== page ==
Fire up the grill and roll out the cheese board, dairy and red meat are back on the menu according to an international study from Hamilton University, Ontario which suggests eating around twice as much as UK health officials advise.
The study of 220,000 adults found that eating three portions of dairy and one and a half portions of meat a day could cut the risk of early death by one quarter. Scientists said the findings, “challenge conventional wisdom” after decades of advice to cut down on full-fat dairy and red meat. I have to confess I’d rather read that chocolate and crisps are actually good for you as I’m not a dairy or red meat lover! I have actually read a few articles claiming ‘proven’ health benefits of chocolate, admittedly after searching hard for them.
Obesity and the huge increase in type 2 diabetes are some of the biggest health worries for us as a society. Equally the daily drip feed of conflicting dietary advice, all of it based on the latest findings from somewhere, can cause confusion, stress and expend a lot of wasted energy in the process. Of course, all of it is well meaning, and probably reflects reality for the particular group of participants at a point in time. It can also unfortunately be ‘fake news’ propagated by those who have vested interests and loud voices.
The diet industry reminds me of the customer service industry. Each has huge complex issues with a holy grail in sight but fixated with the latest shiny new toy or magic bullet which will make everything better. A bit like snakes and ladders when a quick sprint up the ladder can be quickly followed by a sudden descent back to where you started. It’s difficult to strike a balance between avoiding new ideas and becoming cynical, and at the same time being alert to those innovations that actually will help accelerate progress in a sustainable way. It all comes down to trust and judgement, in a world where there are so many disproportionate voices and fake news, just who do you trust?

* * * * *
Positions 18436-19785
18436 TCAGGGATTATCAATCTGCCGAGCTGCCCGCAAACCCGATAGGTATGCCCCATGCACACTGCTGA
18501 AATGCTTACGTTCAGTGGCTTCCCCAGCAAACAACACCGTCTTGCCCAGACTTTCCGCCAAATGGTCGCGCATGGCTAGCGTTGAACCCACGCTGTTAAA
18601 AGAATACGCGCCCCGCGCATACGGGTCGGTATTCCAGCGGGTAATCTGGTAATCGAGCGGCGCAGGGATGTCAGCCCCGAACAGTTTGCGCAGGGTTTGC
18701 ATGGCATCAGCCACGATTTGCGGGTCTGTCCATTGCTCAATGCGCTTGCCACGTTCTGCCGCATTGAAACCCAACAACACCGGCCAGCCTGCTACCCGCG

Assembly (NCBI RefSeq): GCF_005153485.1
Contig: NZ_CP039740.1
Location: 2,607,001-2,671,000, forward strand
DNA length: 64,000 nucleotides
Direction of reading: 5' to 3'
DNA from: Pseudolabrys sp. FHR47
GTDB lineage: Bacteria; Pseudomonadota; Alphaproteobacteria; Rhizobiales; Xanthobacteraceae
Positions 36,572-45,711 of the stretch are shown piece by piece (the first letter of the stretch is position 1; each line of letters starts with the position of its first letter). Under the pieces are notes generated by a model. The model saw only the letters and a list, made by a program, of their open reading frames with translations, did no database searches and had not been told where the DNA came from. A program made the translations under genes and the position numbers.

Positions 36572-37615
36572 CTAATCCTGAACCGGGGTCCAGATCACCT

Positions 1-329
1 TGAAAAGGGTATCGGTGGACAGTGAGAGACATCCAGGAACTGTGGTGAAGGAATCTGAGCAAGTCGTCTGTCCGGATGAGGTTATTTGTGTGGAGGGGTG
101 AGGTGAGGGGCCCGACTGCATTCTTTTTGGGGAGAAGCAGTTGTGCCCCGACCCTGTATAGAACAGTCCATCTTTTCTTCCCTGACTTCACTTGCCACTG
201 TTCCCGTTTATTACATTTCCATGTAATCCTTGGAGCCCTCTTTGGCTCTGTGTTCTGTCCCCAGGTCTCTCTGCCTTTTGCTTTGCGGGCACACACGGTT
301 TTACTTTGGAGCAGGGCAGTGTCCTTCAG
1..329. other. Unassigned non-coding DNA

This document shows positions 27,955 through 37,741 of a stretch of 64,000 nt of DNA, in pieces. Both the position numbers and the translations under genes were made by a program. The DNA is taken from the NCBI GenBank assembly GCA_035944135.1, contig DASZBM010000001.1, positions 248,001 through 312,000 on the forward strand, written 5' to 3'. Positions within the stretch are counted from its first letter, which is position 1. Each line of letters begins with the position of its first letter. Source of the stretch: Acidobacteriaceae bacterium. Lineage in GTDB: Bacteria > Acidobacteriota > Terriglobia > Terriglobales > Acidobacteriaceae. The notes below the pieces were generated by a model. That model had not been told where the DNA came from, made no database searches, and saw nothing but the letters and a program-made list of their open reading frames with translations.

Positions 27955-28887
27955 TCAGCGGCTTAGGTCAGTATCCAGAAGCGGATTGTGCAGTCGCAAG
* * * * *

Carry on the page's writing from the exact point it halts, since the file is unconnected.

There has been lots written lately about the dangerous influence of the tech giants in making us more tribal as we are presented with menus of ideas, services, beliefs and suggestions depending on our preferences. The worry is that this reduces reasoned debate, ‘I don’t have the same opinion as you therefore I am against you’. In a business sense this type of group think can be limiting, particularly when boards don’t want to appear to be laggards, even when a gut feel is that the direction of travel may be an unquantified risk. It’s vital therefore that organisations ensure that challenging independent views are encouraged and nurtured, even if the script isn’t what they want to hear.
Over the next couple of weeks, we’re back on the road after the summer break with events at DVLA, Swansea; our Future of CX Forum hosted by Homeserve in Walsall with participation from partners Salesforce and Cyara; and our senior exec dinner for leading retail brands in association with Oracle in London. All the sessions are oversubscribed, indicating there is a huge thirst from the CCA network to learn, share and explore new ideas; which is encouraging as everyone is keen to know what works in practice and what’s ‘puff’.
With over 20 years' worth of experience building a strong network there is increasing confidence and trust synthesised from successes and failures. This results in greater resilience, I believe, within our membership when presenting investment cases and making decisions about people, processes and technology and everything in between.
Now until I hear solid evidence to the contrary where's that bar of chocolate?
Have a great weekend!